(Creds to P.D. Eastman)
The law often has difficulty keeping pace with changes in our social landscape.
Examples of this law-society disconnect are readily found, but one of particular interest to families is the challenge lawmakers face when it comes to defining a “parent”. Whether in the context of two friends raising a child together or a same-sex couple waged in battle post-separation, the question of who is a parent is arising with more and more frequency.
Below, we discuss two recent situations where North American courts were asked to consider this question and reflect on how British Columbia law would treat similar cases.
Friends and Parents: The Ontario Case of Bakht and Collins
In February 2010, Natasha Bakht, who was single, gave birth to Elaan. Lynda Collins was a colleague and close friend of Bakht.
From the time of Elaan's birth, Collins remained close to mother and son and eventually sold her house and moved into the condo unit directly above Bakht's. She was a caregiver to Elaan and an integral part of his life. When the two women sought to formalize Collins’s role and recognize her as Elaan’s mother, however, they faced a legal hurdle. Because they were not in a conjugal relationship, Ontario law did not allow Collins to legally adopt Elaan.
So that Collins could take on all the legal rights and responsibilities that go along with being a parent, she and Bakht took their case to Court. In the end, an Ontario judge granted Collins the right to be listed on Elaan's birth certificate as a parent, giving her parental status.
In January 2017, (after the decision in Collins' case) the Ontario All Families Are Equal Act came into force. Under this legislation, Ontarians who have used reproductive services such as sperm donation or surrogacy no longer need apply to court to be confirmed a parent. Further, a birth parent may enter into a parentage agreement (before conception) with up to three other people in which they agree to be, together, parents of a child not yet conceived. In Collins’ case, she and Bakht would not have met the requirements of this Act (had it been in place at the time) since they had no written agreement regarding Elaan’s parentage.
What Would BC Law Say:
This new Ontario legislation is similar to Part 3 of BC’s Family Law Act (FLA). However, since the FLA has been in force since 2013, it is questionable whether Collins’ claim for parentage would have been successful in BC.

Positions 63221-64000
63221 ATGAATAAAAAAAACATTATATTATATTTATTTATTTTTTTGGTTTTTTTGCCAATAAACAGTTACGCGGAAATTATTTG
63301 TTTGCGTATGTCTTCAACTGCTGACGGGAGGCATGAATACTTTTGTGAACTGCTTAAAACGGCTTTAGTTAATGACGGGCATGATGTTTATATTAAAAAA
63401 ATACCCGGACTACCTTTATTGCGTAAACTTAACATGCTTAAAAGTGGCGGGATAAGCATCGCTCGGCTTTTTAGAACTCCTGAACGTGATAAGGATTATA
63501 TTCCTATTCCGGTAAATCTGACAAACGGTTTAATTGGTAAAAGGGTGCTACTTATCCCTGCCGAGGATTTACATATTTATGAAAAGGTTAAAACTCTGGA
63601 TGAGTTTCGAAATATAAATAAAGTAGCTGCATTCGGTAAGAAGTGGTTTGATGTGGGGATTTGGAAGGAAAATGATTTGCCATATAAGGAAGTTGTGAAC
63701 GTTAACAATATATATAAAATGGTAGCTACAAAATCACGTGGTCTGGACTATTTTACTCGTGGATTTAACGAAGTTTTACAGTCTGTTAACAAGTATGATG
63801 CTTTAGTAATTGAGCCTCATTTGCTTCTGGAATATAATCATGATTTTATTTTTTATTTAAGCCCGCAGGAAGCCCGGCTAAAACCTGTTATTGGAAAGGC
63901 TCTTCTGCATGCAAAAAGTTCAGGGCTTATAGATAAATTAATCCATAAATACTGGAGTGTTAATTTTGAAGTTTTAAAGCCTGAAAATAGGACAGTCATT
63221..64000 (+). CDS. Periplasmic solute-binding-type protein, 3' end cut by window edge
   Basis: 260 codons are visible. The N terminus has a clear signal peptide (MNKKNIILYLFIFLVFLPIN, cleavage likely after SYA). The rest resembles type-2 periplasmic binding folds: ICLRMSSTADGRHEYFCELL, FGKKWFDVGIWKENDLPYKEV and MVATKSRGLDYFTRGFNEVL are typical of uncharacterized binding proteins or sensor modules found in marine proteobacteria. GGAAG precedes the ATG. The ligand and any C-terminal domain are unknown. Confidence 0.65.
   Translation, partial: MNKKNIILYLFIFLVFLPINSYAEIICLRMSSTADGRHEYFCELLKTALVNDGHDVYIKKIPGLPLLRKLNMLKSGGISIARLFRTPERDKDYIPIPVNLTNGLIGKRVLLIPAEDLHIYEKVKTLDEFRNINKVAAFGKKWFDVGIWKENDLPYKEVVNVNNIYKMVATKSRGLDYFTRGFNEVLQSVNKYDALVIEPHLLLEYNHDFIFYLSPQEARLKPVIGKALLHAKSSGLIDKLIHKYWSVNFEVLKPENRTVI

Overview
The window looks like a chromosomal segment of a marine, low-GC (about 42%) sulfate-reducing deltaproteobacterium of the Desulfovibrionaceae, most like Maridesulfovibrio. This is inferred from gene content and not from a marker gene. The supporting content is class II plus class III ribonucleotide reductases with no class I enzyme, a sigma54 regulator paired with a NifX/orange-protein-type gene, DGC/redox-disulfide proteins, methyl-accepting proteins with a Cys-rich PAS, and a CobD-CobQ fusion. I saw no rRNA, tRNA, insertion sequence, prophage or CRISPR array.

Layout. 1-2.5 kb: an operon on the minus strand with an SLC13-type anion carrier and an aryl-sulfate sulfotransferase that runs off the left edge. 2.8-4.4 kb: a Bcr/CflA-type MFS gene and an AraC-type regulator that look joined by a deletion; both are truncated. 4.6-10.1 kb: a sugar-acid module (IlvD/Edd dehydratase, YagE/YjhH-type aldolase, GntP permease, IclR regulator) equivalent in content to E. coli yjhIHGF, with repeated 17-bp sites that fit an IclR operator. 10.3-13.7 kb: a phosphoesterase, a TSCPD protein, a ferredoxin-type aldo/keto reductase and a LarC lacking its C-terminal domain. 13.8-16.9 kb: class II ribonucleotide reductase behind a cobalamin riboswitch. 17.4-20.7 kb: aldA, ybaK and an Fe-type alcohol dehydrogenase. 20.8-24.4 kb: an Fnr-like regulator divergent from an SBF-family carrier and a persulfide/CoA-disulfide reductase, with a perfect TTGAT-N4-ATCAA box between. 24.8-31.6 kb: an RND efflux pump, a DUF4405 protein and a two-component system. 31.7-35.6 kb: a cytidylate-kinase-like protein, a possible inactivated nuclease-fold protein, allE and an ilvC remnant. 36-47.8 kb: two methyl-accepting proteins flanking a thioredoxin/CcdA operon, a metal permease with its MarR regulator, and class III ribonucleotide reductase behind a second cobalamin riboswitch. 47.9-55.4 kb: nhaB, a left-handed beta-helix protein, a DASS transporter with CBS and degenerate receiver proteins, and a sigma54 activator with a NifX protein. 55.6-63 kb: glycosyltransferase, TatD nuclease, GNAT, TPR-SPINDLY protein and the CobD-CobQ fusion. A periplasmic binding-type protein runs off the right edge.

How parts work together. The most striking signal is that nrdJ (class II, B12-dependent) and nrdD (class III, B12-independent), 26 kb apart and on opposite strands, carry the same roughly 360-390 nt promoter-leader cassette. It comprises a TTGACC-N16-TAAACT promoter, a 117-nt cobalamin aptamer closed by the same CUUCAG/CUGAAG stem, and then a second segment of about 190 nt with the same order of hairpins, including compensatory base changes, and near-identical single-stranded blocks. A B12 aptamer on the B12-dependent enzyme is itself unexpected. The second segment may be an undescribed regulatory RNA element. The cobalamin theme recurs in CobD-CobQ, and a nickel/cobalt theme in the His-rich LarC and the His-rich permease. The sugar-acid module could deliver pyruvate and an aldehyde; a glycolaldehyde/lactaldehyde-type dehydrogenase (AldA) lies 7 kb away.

Separated Same-Sex Couples and Adoption: The U.S. Case of Hamilton and Gunn
While Circe Hamilton and Kelly Gunn, a same-sex couple living in the U.S., were together, they initiated the process of adopting Abush. Once they split up, however, Hamilton pursued the adoption alone.
The two women remained close after separating, and one year after Abush arrived in the U.S., they agreed that Gunn would be the child's godmother. Fast-forward 5 years to 2016: Hamilton decided to return with Abush to her native country of England.
To allow Hamilton to pack for her big move, Gunn and Hamilton agreed that Abush would stay with Gunn for a few nights. Shortly before Hamilton was to pick up the child from Gunn's care and leave for England, Gunn hired a lawyer and brought a court application to restrain Hamilton from leaving the U.S. with Abush. Gunn’s legal action was based on her claim that she was Abush's parent.
After protracted litigation and legal wrangling, the judge concluded that Gunn was not a parent and that Hamilton was permitted to travel with Abush to England. Gunn appealed this decision, with the result that Hamilton and Abush were required to remain in the U.S. until the Court of Appeal made its final ruling.
What Would BC Law Say:
B.C.'s Adoption Act and Part 3 of the FLA define parentage. Under both these pieces of legislation, Gunn would not be considered a parent because:
- She was not part of the adoption process.
- She was neither a biological parent nor was she married or in a marriage-like relationship with Hamilton at the time the child was born.
- There was no agreement that Gunn was to be an "intended parent" as defined in the FLA.
In BC, someone in Gunn's position would have to apply to our Court under section 31 of the FLA to be declared a parent. Such an application would require the same parade of witnesses, documentary evidence and soul-bearing evidence as seen in Gunn v. Hamilton to prove not only her involvement in the child's life, but also that declaring a person (such as Gunn) a parent would be in the child's best interests. (The child's best interests are determined under s. 37 of the FLA and include such factors as the child's health and well-being, the child's views (if appropriate), the history of the child's care, and the need for stability in the child's life.)
The FLA in BC has tried to address the changing nature of families; however, potential parents who are unaware of the law and the need to enter into agreements where appropriate and required may end up in our courts.
The potential result? Tremendous uncertainty about one of the most important questions a child can ask: Are you my parent?
A Final Note: Guardianship
Only guardians can make crucial decisions related to a child's health, education, religion and upbringing. In BC, a person cannot be a child's guardian unless they are:
- A parent (this includes adoptive parents),
- Appointed due to a parent's death or incapacity, or
- Permitted to be a guardian by court order.
The FLA has permitted important individuals in a child's life who are not parents, such as grandparents, to bring court applications to have court ordered "contact" or time with a child. However, a person that has "contact" with a child does not have the rights and responsibilities of a guardian.